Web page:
Tips for an informed purchase
Any TV on the market today is capable of supportingHigh Definition. This expression is very generic, if you go around the shops you will in fact see two types of labels attached to the screens, in one it says HD Ready and in the other Full HD. What is the difference between HD Ready and Full HD?
In elementary terms, the TVs HD Ready can show images in the format 720p with 1280x720 pixels, while those in Full HD display images 1080p with 1920x1080 pixels.
Apart from the logo HD Ready / Full HD, it is essential to know what the actual difference in quality is. A television displays images as a series of horizontal and vertical lines - how many horizontal lines can it display at the same time? The answer is 720 o 1080 (excluding 4K and 8K TVs, where you have more lines, more pixels and better video quality).
Things get complicated when it comes to resolution 1080 for a 720p TV: in this case we are not talking about Full HD resolution (even if some crafty trader could pass it off as such). There p and i They are going to "progressive" is "interlaced", that is, the ways in which the TV shows each frame of the videos.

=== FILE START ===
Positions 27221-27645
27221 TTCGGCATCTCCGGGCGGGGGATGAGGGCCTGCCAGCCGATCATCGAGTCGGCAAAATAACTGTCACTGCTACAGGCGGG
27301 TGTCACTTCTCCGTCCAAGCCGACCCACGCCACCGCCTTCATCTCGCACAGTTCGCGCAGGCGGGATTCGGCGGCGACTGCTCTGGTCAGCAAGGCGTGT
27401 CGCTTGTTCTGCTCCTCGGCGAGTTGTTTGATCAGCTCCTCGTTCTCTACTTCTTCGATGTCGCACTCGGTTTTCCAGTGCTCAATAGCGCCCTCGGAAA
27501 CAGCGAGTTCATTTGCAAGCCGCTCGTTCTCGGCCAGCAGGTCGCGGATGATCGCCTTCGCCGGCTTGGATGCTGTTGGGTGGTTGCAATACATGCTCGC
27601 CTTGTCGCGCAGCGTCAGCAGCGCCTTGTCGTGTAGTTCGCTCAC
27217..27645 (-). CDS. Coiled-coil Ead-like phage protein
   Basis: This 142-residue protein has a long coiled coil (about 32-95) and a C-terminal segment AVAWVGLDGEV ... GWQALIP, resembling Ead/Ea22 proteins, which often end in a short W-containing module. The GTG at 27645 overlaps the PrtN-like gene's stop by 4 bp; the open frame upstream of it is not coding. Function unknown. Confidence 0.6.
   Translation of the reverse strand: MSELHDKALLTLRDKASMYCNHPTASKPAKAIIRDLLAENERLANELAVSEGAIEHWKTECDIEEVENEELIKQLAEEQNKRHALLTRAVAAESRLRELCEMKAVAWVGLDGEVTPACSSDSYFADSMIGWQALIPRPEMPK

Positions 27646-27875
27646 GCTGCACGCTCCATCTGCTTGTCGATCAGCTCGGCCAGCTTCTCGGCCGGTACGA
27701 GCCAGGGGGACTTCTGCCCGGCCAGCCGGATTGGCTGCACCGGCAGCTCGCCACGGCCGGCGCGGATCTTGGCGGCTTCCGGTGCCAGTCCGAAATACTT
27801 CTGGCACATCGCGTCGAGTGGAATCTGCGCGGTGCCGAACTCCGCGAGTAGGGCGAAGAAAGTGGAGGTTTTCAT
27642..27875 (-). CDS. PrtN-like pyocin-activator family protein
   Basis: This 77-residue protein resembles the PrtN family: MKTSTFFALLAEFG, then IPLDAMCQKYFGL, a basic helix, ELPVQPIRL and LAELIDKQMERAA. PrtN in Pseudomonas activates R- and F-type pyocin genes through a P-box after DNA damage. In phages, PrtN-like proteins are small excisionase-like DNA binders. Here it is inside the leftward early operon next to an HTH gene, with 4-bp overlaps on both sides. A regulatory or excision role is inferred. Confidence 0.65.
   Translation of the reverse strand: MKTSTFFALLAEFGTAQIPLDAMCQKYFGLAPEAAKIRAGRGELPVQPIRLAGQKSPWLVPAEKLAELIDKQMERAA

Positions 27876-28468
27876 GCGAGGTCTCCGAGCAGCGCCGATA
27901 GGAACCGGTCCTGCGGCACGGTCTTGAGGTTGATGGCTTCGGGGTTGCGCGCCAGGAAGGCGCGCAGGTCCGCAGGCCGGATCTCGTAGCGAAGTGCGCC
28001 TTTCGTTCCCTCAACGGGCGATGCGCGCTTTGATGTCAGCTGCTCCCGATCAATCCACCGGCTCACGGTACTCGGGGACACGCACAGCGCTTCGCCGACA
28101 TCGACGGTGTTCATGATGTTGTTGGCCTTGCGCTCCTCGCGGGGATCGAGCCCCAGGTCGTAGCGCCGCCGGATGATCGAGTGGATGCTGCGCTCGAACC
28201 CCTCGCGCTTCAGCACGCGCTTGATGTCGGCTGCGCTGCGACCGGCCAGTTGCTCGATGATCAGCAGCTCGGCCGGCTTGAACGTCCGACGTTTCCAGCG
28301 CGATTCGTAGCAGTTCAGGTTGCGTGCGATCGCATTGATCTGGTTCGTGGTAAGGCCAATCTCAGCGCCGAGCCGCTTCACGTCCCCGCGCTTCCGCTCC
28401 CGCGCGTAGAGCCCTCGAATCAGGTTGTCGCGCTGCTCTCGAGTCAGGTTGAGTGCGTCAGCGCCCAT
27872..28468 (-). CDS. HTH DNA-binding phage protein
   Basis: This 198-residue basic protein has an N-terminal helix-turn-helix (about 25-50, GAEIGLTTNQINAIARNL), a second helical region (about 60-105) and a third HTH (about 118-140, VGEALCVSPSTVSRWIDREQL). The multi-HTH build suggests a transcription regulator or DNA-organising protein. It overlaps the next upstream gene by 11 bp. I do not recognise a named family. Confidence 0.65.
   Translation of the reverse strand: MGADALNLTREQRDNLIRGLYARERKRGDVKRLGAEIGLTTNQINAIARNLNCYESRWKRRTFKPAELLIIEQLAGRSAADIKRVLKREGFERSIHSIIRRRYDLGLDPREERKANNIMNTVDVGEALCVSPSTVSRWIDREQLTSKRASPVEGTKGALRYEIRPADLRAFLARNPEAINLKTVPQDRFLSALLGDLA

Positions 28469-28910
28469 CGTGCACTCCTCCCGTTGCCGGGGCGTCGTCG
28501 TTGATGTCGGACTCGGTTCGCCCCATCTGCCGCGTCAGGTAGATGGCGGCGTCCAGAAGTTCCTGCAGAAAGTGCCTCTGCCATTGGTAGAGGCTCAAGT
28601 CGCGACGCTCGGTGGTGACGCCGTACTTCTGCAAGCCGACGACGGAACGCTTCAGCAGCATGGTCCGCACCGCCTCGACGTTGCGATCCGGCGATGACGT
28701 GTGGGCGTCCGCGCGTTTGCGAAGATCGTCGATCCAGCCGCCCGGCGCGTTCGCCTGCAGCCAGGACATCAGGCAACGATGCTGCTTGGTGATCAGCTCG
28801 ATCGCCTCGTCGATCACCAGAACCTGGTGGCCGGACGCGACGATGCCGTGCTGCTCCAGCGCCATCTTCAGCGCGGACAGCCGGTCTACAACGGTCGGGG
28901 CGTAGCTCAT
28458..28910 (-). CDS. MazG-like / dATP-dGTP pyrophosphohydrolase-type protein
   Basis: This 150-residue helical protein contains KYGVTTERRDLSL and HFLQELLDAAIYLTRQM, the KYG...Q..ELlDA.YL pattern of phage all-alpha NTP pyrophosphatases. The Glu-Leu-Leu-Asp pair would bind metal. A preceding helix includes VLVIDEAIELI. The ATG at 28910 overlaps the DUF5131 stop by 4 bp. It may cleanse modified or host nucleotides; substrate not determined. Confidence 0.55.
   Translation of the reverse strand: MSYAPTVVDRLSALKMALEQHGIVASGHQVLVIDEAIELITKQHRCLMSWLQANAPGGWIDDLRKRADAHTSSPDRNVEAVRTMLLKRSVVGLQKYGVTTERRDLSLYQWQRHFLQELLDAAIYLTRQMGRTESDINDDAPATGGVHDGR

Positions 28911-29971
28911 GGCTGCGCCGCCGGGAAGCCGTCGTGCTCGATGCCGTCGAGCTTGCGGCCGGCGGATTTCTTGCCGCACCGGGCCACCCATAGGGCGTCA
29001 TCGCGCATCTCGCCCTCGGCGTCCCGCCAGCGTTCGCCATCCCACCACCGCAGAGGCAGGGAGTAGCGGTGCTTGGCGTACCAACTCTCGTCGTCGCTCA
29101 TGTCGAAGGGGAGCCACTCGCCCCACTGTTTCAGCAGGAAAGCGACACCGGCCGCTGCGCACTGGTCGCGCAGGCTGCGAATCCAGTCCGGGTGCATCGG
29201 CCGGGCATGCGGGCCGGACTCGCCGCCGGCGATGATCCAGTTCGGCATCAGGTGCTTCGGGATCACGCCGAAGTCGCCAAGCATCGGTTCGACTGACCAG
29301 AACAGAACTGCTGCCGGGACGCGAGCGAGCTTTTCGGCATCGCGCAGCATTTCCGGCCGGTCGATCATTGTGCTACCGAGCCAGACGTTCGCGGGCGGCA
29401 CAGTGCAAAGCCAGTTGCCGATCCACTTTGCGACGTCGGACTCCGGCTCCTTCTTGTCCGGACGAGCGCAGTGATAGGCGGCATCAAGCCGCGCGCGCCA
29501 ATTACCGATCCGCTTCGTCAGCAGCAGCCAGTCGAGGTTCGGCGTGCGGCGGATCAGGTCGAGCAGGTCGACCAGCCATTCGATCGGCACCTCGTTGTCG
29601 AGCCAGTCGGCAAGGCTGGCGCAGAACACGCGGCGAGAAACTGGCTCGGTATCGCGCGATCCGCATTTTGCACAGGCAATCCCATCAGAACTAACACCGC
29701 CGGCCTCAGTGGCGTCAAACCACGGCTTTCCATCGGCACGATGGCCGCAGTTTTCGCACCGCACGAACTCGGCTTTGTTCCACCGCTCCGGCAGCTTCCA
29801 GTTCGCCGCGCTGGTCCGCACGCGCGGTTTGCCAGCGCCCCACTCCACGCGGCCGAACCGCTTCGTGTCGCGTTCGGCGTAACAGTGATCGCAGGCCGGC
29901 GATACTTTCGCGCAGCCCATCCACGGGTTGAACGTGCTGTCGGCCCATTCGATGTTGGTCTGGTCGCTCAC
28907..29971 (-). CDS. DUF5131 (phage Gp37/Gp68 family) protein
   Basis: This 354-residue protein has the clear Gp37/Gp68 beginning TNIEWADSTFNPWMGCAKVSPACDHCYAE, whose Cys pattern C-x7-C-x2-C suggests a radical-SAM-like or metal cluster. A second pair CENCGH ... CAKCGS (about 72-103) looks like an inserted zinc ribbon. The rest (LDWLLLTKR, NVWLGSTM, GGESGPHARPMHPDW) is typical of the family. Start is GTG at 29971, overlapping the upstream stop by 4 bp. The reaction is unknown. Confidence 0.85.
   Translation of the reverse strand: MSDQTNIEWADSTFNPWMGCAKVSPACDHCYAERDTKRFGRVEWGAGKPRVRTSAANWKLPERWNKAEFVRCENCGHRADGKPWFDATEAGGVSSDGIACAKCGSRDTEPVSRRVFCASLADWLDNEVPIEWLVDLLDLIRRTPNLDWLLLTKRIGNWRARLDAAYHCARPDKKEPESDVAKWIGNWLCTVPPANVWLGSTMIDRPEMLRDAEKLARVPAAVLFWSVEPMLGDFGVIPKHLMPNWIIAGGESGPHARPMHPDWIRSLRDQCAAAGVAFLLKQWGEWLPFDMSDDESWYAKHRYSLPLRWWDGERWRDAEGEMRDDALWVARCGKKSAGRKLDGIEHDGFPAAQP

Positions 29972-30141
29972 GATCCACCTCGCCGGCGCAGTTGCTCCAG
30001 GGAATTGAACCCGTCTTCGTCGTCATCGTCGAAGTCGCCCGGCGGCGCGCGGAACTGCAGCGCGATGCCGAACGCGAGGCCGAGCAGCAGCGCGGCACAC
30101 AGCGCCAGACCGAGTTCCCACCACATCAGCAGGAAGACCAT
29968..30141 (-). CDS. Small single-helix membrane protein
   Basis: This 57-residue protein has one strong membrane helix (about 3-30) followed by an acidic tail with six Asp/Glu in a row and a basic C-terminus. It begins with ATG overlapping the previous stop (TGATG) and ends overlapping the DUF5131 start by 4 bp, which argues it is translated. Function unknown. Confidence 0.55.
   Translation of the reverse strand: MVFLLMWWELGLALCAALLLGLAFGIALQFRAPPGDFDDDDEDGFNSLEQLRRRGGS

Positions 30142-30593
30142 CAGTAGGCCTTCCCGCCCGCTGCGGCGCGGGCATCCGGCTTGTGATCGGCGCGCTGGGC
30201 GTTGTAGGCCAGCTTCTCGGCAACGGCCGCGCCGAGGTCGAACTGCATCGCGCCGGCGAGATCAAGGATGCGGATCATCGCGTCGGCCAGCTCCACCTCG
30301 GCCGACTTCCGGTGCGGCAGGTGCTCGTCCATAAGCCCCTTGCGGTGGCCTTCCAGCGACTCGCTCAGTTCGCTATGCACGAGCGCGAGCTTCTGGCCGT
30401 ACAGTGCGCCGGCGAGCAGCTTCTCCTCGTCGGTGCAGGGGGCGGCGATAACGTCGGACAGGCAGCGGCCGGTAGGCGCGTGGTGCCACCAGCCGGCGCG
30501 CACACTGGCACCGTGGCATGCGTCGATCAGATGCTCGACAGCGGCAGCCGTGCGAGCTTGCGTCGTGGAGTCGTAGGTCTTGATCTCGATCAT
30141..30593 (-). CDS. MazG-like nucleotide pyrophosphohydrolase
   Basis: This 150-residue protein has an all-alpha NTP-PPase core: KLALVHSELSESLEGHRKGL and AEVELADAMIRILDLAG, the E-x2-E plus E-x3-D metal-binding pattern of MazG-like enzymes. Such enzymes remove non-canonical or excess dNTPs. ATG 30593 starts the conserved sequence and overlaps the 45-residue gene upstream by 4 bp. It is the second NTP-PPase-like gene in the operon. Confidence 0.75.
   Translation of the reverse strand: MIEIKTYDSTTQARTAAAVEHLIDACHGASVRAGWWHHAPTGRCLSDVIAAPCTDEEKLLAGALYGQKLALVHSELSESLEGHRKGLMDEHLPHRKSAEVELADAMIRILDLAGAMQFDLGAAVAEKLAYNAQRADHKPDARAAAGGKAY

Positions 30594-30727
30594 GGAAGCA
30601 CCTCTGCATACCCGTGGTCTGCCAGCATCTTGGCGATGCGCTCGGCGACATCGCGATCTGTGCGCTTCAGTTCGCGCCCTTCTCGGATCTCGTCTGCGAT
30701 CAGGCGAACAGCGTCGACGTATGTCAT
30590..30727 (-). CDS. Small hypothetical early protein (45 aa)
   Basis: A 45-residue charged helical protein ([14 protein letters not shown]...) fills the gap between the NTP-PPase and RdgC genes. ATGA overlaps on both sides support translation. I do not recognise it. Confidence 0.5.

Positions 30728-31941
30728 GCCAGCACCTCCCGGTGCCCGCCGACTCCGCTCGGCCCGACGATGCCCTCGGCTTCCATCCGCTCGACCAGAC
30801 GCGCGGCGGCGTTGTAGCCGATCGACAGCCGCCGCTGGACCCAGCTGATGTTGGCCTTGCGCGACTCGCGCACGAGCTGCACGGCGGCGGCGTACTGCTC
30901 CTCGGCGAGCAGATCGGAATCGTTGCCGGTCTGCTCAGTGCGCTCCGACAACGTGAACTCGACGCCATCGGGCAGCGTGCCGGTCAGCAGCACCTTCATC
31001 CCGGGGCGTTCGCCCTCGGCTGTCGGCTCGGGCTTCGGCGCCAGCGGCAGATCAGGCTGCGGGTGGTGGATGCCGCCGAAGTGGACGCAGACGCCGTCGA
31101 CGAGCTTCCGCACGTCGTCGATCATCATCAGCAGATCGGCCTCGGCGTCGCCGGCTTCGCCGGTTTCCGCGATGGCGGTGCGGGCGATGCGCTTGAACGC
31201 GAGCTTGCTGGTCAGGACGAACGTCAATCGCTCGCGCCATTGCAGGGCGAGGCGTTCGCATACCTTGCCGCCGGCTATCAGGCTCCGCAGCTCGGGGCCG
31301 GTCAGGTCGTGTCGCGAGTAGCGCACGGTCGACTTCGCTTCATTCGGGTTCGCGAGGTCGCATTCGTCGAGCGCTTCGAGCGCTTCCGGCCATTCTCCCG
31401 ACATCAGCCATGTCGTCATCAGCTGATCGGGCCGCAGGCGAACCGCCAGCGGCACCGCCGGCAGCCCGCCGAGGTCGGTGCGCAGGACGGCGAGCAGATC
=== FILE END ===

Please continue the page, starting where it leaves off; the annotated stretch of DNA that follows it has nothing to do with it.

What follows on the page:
In progressive mode (or 1080p) the tv shows all 1080 horizontal lines at the same time. In interlaced (or 1080i) scanning, on the other hand, half of the lines of a frame are shown, followed by the other half of the lines of the next frame. The aim is to fool the eye into believing it is a single image. Ultimately: forget any wording that says "1080"or anything that has a"i"final, interlaced video is always of lower quality than progressive.
Nowadays, there is little point in worrying about a label "HD ready"present in most devices. The resolution 720p it has become the minimum standard for any TV, monitor or projector. So, if you are going to buy one of these devices, you will be able to see the video sources correctly a 1280x720 o 1366x768 pixels.
If instead you find the golden label on the TV Full HD you can rest assured that it natively (and correctly) supports the 1080p (that, to be clear, of Blu-ray, with resolution 1920x1080 pixels) and reproduces it correctly without having to resize the image (and lose quality), as happens in TVs with a "label"HD ready", which we do not recommend buying unless you have a very small budget available.